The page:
Google offers tools for mass download of your Google data, including Google Drive.
Instructions for Students & Staff
Simple Steps for Exporting Your Google Drive Data (as shown in the video below)
Open your LPS Google Drive (class.lps.org)
Click the app launcher in the top right of the screen and select “My Account“
On your account overview page, select “Control Your Content“
On the Control your content page select “CREATE ARCHIVE“
By default the tool wants to download your Google data from all of the tools in your account. If you only want to download Google Drive files, click “Select None” then specifically select “Drive” form the options presented. Click “Next.”
Leave File Type as “.zip” and set Delivery Method as “Send download link via email.” Click “Create Archive.”
Wait patiently for Google to send you an email (students will need to go to LPS Gmail).
When the email arrives, click “Manage Archives” to be taken to a screen where you can download the archive file(s) created.
Click “Show Downloads” and download the desired archive files.
When you download from Google Docs, the original documents in Google Drive are unaffected. You are downloading a COPY of that file(s) to your computer. The originals remain in place.
The files you download are zipped files. Now that you have them on your computer, a double click on the zipped file will expand it into a folder that contains the expected Google Drive Files. Zipped files are convenient for archive.
If you are a student, save them to a thumb drive or other cloud storage location of your own devising.
If you are LPS staff, save them in DocuShare or another FERPA compliant file storage location.
A Docushare tip for LPS Staff: There are two strategies for uploading these Google Drive files to Docushare, and each has distinct merits:
OPTION A) You can upload the zipped files to DocuShare as is – in the zipped format you downloaded from Google. Uploading a ZIP file accomplishes quick and efficient archive of the files. In the future you can get the individual files back by downloading the ZIP file out of DocuShare onto your desktop and double-clicking on it. It will always open to reveal the individual files contained within.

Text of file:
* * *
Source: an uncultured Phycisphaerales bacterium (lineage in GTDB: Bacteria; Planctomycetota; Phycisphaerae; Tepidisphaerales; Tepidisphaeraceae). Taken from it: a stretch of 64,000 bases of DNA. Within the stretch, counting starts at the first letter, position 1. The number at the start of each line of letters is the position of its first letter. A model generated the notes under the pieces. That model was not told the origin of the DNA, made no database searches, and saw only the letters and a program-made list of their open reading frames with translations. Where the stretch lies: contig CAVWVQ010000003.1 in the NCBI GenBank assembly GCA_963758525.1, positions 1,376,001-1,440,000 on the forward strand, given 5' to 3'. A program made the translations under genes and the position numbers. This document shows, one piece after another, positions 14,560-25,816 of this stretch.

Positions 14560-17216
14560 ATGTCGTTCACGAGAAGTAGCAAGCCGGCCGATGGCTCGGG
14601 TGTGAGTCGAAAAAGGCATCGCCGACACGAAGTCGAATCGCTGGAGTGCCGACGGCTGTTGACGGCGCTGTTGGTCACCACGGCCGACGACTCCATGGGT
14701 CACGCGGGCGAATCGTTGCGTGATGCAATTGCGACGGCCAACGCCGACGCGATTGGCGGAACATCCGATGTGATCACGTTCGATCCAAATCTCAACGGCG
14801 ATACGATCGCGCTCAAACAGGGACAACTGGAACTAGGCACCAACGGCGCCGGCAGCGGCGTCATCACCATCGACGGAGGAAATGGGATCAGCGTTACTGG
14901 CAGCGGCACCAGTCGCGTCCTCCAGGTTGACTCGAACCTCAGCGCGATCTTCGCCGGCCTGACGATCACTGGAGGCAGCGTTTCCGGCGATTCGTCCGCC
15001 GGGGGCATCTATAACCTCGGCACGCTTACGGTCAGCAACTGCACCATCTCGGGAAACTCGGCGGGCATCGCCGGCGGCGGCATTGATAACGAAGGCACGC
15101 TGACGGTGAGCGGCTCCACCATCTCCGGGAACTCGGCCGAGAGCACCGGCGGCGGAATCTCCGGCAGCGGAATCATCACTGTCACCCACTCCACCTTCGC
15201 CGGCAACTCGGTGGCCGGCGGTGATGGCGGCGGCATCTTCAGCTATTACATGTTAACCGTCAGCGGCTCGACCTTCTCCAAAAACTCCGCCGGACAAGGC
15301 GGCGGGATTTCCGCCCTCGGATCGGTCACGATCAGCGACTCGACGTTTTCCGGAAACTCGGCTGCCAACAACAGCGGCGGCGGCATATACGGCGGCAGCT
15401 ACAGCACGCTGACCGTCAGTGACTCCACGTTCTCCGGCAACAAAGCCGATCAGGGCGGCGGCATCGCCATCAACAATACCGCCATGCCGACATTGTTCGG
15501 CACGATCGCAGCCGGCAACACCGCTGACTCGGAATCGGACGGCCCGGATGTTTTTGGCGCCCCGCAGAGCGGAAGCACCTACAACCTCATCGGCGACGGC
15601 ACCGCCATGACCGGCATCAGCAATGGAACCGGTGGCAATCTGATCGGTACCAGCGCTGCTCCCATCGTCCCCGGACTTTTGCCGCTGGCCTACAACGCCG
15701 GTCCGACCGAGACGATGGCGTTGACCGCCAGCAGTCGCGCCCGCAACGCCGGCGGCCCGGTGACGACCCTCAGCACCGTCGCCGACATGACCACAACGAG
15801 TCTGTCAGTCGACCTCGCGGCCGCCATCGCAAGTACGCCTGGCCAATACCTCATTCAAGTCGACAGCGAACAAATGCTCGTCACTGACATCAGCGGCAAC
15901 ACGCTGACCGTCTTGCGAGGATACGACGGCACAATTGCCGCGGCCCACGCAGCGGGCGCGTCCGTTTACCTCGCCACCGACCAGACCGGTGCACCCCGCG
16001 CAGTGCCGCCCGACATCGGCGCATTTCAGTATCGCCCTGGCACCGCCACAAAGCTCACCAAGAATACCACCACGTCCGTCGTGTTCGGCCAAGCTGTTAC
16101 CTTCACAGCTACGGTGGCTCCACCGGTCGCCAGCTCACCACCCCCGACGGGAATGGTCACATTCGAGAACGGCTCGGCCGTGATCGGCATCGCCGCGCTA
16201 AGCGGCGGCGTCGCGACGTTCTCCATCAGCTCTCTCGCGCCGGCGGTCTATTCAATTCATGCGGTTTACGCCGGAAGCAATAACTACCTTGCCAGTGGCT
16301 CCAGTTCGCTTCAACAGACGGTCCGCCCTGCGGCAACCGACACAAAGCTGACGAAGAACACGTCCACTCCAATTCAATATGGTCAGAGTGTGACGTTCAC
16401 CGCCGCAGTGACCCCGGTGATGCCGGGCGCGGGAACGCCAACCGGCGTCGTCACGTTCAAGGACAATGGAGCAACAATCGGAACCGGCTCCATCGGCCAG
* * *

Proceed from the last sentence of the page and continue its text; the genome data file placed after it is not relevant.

OPTION B) You could expand the zipped files you downloaded from Google and upload each individual file via the web browser. (Mac users could also use Transmit to upload the files.) This strategy has the advantage of allowing you to see & select the individual files directly within Docushare, but is more complicated.
Mac 10.9 removes the ability to easily see all of the possible display resolutions for your projectors or external monitors. If you have document cameras or older projectors, this can leave you unable to see anything, in some cases.
Toggle Mirroring On/Off
Macintosh 10.9 changes the default behavior when connecting to a projector. Instead of the traditional mirroring you may expect, the default is now a multiple display situation. To toggle mirroring on/off with a keystroke, use the following :
command + F1
Display Menu App
To resolve these issue and see all of your resolutions along with the option to mirror – as you could in previous versions of Mac OS – we recommend a free utility called “Display Menu” that can be installed from the Apple App Store for Macintosh.
A NOTE ON INSTALLATION:Display Menu will not start automatically after installation from the Mac App Store. You can find it in your Applications folder. Start Display Menu from there. Once Display Menu is running, you can choose to have it automatically start every time you restart your computer by checking the ‘start on login’ option.
You can keep a virtual copy of a physical DVD on your computer if it is needed for instructional purposes. This is especially useful on computers that do not have a DVD drive (like the 2013 teacher Macbook Air laptops.)
Note that not all DVDs allow for this process. While most DVD will work fine in a disk image as shown in this tutorial, as they say in the commercials… your milage may vary.